Last updated on September 2018

Acarbose and Prandial Insulin for the Treatment of Gestational Diabetes Mellitus.

Brief description of study

Caring for women with gestational diabetes mellitus (GDM) is very time-consuming. Therapeutic strategy includes dietary and lifestyle measures and additional insulin therapy for 15 to 40% of the women with GDM if the glycemic targets are not achieved after a period of 1 to 2 weeks of diet. Insulin therapy is imperfect for the following main reasons: need for education (i.e. subcutaneous administration, dose titration), hypoglycemia and weight gain, limited acceptance and high cost. Psychosocial deprivation is associated with more cases of GDM and health accessibility may be unequal.

Glucosidase inhibitors (acarbose) reduce intestinal absorption of starch and reduce the rate of complex carbohydrate digestion. It mainly lowers postprandial glucose values and is used in type 2 diabetes for a long time. Less than 2% of a dose is absorbed as active drug in adults, with 34% of the metabolites found in the systemic circulation. Doses of up to 9 and 32 times the human dose were not teratogenic in pregnant rats or rabbits. Limited but reassuring data during pregnancy are available. Acarbose was well tolerated (little gestational weight gain, no hypoglycemia) with digestive discomfort in some women, balanced by treatment satisfaction as compared with insulin injections. Our hypothesis is that treatment aiming to control postprandial glucose values with acarbose as compared with prandial insulin injection will be as efficient and safe, but more convenient and less expensive.

Detailed Study Description

Phase III study. Prospective, multicenter, non-inferiority, randomized, open-labelled and controlled study with two arms.

  1. In the 29 participating centers: selection of women with GDM who have unmet post prandial glycemic targets between 12 and 34 weeks of amenorrhea after at least 7 days of dietary and lifestyle measures. They may be treated with basal insulin to control pre prandial glucose values.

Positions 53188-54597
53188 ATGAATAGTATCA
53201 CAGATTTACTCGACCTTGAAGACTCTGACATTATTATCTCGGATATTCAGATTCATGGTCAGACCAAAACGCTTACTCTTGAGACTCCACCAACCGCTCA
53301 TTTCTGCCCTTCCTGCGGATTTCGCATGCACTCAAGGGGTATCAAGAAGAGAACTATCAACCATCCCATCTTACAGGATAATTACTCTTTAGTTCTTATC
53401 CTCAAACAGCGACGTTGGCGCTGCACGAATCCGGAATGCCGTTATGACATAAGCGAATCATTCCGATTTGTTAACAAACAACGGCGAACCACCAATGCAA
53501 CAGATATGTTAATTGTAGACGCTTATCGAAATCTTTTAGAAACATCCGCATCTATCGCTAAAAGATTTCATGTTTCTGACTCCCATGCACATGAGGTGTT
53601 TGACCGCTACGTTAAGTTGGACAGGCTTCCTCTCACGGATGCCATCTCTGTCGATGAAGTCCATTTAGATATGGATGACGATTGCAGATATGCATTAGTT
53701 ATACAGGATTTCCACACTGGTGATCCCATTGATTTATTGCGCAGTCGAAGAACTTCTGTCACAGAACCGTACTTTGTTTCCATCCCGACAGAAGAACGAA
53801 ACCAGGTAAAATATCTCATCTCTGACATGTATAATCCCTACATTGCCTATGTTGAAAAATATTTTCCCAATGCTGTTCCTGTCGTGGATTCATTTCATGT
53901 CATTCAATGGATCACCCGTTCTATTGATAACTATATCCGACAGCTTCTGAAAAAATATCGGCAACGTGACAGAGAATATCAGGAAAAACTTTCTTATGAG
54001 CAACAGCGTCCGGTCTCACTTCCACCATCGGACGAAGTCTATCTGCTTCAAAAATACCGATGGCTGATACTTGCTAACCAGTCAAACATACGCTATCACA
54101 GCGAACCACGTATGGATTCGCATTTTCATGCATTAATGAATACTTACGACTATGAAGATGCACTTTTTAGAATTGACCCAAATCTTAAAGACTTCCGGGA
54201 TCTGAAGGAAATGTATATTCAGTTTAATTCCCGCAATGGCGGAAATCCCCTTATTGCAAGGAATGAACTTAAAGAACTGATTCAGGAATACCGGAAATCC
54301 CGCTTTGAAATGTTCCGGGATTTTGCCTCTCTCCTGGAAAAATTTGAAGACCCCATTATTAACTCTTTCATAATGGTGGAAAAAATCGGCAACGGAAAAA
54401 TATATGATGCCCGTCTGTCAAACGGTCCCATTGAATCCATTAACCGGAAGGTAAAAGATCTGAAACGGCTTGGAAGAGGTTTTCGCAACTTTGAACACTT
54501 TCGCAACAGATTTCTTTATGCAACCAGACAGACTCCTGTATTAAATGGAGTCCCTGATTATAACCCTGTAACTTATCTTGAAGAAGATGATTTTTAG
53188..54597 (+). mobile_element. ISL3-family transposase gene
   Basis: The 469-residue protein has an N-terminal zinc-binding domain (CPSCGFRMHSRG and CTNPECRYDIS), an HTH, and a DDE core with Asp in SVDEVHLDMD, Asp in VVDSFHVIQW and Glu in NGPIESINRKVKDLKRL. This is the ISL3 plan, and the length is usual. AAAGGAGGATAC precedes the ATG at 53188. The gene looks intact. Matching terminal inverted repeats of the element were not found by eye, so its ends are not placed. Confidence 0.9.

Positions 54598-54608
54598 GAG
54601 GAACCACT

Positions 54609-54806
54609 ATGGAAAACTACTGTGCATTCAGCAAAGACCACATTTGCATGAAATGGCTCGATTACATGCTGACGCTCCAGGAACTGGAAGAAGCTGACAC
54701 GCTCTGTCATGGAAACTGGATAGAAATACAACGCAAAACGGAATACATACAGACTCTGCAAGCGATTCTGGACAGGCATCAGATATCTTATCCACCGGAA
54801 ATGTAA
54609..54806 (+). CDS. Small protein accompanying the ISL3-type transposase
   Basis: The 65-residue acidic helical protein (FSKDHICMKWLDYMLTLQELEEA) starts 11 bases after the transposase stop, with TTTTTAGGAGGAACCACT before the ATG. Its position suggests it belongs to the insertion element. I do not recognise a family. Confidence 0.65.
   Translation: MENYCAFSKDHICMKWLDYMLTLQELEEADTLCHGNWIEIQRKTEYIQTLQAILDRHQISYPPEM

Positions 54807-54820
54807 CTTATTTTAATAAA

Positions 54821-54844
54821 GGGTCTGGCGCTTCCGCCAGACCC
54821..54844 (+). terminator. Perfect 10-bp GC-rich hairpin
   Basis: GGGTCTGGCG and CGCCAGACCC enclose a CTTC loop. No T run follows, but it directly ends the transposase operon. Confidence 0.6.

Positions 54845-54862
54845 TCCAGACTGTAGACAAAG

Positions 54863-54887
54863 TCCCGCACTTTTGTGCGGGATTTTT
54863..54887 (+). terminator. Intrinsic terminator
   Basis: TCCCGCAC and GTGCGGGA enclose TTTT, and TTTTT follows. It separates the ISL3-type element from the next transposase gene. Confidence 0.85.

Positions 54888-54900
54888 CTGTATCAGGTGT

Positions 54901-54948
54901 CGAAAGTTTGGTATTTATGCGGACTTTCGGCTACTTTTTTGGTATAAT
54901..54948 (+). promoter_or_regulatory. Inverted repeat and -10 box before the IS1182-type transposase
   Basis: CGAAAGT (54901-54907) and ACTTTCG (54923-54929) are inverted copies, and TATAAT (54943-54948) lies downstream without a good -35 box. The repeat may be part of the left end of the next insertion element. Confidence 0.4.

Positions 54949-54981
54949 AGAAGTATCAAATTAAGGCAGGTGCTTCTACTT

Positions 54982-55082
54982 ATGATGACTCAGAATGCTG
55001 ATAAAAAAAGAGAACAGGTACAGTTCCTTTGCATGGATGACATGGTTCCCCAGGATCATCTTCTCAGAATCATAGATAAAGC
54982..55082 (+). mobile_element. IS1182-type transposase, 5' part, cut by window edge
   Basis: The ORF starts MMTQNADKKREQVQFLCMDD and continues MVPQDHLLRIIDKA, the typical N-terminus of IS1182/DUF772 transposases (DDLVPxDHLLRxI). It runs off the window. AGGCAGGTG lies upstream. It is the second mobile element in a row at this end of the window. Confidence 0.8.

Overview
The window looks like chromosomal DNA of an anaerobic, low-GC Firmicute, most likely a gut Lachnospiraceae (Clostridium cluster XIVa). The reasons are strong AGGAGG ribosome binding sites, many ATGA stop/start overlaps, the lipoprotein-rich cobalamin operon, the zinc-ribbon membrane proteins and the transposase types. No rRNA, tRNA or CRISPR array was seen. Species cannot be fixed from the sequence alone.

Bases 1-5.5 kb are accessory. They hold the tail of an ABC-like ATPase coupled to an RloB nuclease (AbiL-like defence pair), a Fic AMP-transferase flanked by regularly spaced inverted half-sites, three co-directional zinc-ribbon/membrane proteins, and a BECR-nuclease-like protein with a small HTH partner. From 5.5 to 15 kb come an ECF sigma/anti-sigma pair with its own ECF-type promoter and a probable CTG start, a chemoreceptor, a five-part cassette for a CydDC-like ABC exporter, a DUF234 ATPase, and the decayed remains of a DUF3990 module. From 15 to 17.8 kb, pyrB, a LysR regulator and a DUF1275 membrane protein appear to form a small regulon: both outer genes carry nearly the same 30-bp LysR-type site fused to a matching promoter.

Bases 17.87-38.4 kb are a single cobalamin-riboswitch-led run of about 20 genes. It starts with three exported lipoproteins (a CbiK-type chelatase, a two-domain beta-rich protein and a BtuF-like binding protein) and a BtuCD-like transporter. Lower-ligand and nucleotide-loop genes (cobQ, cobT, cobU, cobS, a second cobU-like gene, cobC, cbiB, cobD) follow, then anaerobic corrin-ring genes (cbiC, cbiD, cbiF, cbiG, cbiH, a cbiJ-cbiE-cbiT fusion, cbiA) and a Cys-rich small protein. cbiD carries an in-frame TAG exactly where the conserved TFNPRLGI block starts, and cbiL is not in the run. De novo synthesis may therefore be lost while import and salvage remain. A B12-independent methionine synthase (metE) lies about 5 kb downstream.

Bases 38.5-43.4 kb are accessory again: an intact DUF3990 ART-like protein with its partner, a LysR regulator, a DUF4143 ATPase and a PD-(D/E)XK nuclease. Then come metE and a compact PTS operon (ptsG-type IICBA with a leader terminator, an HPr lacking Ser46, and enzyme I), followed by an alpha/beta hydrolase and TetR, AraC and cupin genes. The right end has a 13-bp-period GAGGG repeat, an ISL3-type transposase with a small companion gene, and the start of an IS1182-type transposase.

2. Explanation of protocol, with signature of consent in case of acceptation.
  3. Randomization

. Experimental group: The women will receive acarbose with a progressive increase of dose according to post prandial glucose values and digestive tolerance, with a maximal dose of 3 x 100 mg / day. The progressive titration of acarbose reduces gastro-intestinal side effects.

Patients who have not reached the glycemic targets at this highest tolerated dose for at least one meal will receive instead prandial insulin therapy for each meal, whereas acarbose will be stopped. Failure to reach post-prandial target will be defined as 3 or more post-prandial glycaemic values 1.20 g/L for a given meal in a week (3 values out of 7) after the two weeks of dose adjustment.

Control group: The women will receive prandial insulin according to usual practice (routine care according to French recommendations): before each meal, with dose titration according to post prandial values.

Basal insulin may be necessary in both arms to control pre-prandial glucose values.

At delivery:

  • Maternal blood samples : 14 ml of blood will be collected at the same time as the sample routinely collected just before delivery for irregular agglutinin test measurement, when the women are perfused.
  • Cord fluid : 7 ml will be collected at the same as cord fluid pH is routinely measured just after delivery. There will be 5 aliquots to prepare.

The aliquots previously labelled and stowed in the specific boxes for the study will be stored locally and will be transported to the "Centre de Ressources Biologiques"(CRB) of the Jean Verdier Hospital.

4. Routine monitoring of the women with GDM in both arms, up to delivery. No use of other oral hypoglycemic agents during pregnancy.

5. Last consultation three months after delivery.

Clinical Study Identifier: NCT03380546

Contact Investigators or Research Sites near you

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Emmanuel COSSON, MD-PhD

Jean Verdier Hospital
Bondy, France
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Recruitment Status: Open

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